Detail View

Roadside Gambler
Date: 2013
Culture: African-American
Dimensions: image: 22 1/2 in. x 30 in. (57.2 x 76.2 cm) mat: 30 x 40 in. (76.2 x 101.6 cm)
Medium: color linocut
Credit Line: Elisabeth Claire Lahti Fund Purchase
Label Text: A barefoot man tosses dice in Roadside Gambler, surrounded by flowers that miraculously blossom in an otherwise barren landscape. With clothing reminiscent of a prison uniform, the man seems down on his luck, but the expansive blue sky above suggests optimism. The man may be taking a risk, but not without high hopes. Artist Karsten Creightney often depicts roadside landscapes that resemble the wide-open highways of his home state of New Mexico. To him, roads are a metaphor for life itself, representing the journey we each take from our own past to future. Creightney’s path has taken him from a B.A. at Antioch College in Ohio, to studies at the Tamarind Institute in Albuquerque and then to an M.F.A. at the University of New Mexico. After graduating from college, Creightney worked for a time as an art instructor at a juvenile detention facility. His experiences teaching incarcerated youth have likely influenced the themes of his artwork. A common image is a young man alongside a road, presumably at a point where he must pause and make a decision. In which direction will he go next? The Roadside Gambler resembles this recurring figure. Unsure of the future and with no choice but to take a chance, he throws down the dice—in an effort to win back something lost? Perhaps he gambles to reclaim his freedom or his innocence—or maybe just his shoes. Roadside Gambler suggests that life’s journey continues, whatever the odds.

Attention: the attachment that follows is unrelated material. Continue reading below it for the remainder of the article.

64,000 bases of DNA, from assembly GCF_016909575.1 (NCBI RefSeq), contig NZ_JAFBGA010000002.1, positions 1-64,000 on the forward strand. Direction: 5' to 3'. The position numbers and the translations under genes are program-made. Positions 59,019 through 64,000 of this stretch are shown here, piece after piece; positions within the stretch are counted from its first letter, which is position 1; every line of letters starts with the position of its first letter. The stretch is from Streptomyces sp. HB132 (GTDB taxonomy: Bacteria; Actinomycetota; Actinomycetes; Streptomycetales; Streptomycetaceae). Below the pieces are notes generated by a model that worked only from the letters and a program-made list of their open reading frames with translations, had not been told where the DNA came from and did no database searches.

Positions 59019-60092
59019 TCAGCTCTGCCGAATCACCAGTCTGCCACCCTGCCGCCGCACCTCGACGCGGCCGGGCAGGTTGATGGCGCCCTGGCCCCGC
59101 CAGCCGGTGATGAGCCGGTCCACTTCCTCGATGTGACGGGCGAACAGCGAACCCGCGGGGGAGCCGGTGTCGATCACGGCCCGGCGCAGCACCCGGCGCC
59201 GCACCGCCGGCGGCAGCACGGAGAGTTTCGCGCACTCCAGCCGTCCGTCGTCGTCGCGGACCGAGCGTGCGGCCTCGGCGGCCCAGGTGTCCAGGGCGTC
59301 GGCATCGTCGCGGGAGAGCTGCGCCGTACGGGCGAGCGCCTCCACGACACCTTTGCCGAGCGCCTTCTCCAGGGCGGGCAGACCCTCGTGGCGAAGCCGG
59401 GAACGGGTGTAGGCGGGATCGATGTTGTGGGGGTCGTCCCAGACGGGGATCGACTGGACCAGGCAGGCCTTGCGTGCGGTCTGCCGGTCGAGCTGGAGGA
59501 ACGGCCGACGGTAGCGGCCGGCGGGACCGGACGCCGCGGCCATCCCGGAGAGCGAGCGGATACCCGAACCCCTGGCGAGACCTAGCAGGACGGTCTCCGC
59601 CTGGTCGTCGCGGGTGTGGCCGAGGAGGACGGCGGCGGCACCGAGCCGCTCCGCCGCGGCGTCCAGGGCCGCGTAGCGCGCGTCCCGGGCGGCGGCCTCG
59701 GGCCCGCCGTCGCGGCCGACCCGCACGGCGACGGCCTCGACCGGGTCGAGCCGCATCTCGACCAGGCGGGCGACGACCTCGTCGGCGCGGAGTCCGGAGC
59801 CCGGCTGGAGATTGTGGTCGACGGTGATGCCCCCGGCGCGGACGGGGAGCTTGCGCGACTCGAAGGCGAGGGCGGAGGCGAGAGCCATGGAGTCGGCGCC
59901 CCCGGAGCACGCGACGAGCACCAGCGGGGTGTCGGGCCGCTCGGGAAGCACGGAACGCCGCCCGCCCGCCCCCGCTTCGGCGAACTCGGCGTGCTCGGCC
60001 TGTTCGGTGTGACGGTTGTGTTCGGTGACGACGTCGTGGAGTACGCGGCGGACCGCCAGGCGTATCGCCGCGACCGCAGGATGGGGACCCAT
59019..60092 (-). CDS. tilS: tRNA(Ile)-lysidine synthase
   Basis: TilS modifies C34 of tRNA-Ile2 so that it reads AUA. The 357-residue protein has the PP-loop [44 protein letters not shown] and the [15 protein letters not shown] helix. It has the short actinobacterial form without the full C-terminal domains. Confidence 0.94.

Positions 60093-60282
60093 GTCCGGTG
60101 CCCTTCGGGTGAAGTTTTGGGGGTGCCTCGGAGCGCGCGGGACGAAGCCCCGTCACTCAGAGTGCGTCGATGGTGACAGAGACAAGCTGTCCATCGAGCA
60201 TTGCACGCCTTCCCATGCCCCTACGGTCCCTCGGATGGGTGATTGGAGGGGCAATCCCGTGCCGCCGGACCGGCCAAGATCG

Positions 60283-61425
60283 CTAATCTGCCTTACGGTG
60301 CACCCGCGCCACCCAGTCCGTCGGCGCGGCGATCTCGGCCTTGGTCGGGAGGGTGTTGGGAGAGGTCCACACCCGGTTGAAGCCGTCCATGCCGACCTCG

Object Number: 2013.42
Currently not on view